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POLITICS > Turkey gets IRA lessons for PKK talks

ANKARA- Hürriyet Daily News

Hoping to benefit from the UK’s experience in ending the armed conflict with IRA, a senior official will visit London next week in a first attempt by Ankara to get in touch with a foreign country

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A group of Peace and Democracy Party rally in Taksim to protest the killings of three members of the PKK, an incident that affected the peace process. DAILY NEWS photo / Emrah GÜREL

A group of Peace and Democracy Party rally in Taksim to protest the killings of three members of the PKK, an incident that affected the peace process. DAILY NEWS photo / Emrah GÜREL

Serkan Demirtaş Serkan Demirtaş serkan.demirtas@hdn.com.tr

Turkey hopes to benefit from the United Kingdom’s experience in ending the armed conflict in Northern Ireland through years-long negotiations with the Irish Republican Army (IRA) in its own peace process with the outlawed Kurdistan Workers’ Party (PKK).

Mehmet Ulvi Saran, undersecretary for public order and security, will visit London next week to meet a number of former and current government officials to get first-hand information about the British peace process.

“We will share learned lessons from our own experience,” a British source told the Hürriyet Daily News Feb. 1.

Saran will meet with his counterparts at the British Home Office as well as other security officials, including the national security adviser. His program also includes a meeting with Jonathan Powell, a key right-hand man of former British Prime Minister Tony Blair, who had played a crucial role in the Northern Ireland peace talks. Serving as the key man in reaching the Good Friday Agreement, Powell collected his experiences during the peace talks in a book titled “Great Hatred, Little Room: Making Peace in Northern Ireland” in which he detailed the pace of the negotiations.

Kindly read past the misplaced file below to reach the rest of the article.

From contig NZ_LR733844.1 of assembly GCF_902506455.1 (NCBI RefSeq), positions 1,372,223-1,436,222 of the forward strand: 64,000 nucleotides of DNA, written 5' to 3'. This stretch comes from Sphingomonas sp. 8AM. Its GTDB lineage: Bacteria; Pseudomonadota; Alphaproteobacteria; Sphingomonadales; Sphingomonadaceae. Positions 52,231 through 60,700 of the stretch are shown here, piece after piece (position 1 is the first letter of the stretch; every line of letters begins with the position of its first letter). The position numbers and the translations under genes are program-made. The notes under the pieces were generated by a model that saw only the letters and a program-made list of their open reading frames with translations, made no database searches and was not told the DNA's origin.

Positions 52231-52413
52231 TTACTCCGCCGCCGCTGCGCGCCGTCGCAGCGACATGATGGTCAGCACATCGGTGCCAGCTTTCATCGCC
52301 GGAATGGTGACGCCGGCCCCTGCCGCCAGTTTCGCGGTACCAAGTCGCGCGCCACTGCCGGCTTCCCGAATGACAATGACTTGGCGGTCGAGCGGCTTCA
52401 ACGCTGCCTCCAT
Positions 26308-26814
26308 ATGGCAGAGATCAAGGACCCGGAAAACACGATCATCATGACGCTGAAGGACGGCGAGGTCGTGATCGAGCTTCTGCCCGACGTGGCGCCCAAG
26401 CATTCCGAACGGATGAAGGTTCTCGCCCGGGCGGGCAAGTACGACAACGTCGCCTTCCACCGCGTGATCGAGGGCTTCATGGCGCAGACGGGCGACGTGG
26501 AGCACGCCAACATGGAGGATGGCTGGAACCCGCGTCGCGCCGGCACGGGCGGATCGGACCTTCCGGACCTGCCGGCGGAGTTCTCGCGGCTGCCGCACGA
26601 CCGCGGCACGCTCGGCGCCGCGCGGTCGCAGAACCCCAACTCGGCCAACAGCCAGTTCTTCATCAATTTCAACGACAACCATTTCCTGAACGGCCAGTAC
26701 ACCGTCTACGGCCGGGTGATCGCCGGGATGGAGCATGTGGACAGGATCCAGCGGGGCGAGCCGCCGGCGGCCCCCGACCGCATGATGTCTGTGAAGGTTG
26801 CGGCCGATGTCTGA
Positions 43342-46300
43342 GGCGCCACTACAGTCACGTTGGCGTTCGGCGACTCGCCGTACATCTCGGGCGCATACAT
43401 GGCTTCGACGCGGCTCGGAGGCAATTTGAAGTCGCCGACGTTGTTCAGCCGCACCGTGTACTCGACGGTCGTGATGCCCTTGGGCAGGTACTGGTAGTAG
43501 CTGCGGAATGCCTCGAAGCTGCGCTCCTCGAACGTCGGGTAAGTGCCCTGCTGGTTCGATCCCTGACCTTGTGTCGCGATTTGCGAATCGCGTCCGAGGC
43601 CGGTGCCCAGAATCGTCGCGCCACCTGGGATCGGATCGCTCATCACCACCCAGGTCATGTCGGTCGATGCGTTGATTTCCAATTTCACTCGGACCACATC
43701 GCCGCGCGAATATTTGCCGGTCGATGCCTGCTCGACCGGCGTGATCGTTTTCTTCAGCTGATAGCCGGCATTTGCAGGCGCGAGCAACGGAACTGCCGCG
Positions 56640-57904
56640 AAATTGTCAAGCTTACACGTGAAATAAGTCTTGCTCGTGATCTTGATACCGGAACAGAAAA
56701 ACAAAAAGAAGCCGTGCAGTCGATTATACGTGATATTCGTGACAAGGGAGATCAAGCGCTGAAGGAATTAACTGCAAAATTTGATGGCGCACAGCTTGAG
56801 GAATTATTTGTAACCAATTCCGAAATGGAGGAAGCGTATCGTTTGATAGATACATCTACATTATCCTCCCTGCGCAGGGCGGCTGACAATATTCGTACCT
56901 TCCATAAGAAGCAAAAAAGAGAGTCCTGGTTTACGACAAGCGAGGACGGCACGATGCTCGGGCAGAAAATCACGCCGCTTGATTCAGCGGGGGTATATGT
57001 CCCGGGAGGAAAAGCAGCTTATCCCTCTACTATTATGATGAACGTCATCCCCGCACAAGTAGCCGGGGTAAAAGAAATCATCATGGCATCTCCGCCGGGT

The agreement was only possible following 13 years of tough political negotiations between the British governments and the IRA.

The Turkish government launched a new campaign to end violent terrorism in Turkey through dialogue with Abdullah Öcalan, the imprisoned leader of the PKK, who has been serving a life sentence on İmralı island in the Marmara Sea since 1999. Two senior Kurdish politicians, Ahmet Türk and Ayla Akat Ata, met Öcalan on Jan. 3 in an important visit marking the start of the process. Prime Minister Recep Tayyip Erdoğan called the talks a “peace process” in one of his speeches although it is generally called the İmralı Process.

Apart from Öcalan, the process includes the Peace and Democracy Party (BDP) as an important actor to reach the ultimate purpose of disarming the PKK and solving the decades-long Kurdish question.

Saran’s visit is a first attempt by the Turkish government to get in touch with a foreign country as part of its bid to solve the problem. Sources underlined that the visit was not an effort to seek cooperation but was aiming to get information from figures like Powell who had carried out similar talks with outlawed groups.

The office Saran chairs was established in 2010 to serve as a key security unit with the task of collecting intelligence provided from various security institutions and to assess them adequately. It’s also producing new policies to deal with terrorism and its root causes.

PKK’s activities on the agenda

The agenda of Saran is also expected to include Turkish-British cooperation on the joint fight against terrorism. Although the PKK is not very active in the U.K. compared to some other European countries, a significant amount of money is being raised in the country. Mutual efforts by both countries have led to a significant decrease in the money the PKK raises in the U.K.

The PKK is recognized as a terrorist organization by the United States and the European Union. Turkey’s long fight with the PKK has claimed the lives of more than 35,000 people since 1984.

February/02/2013

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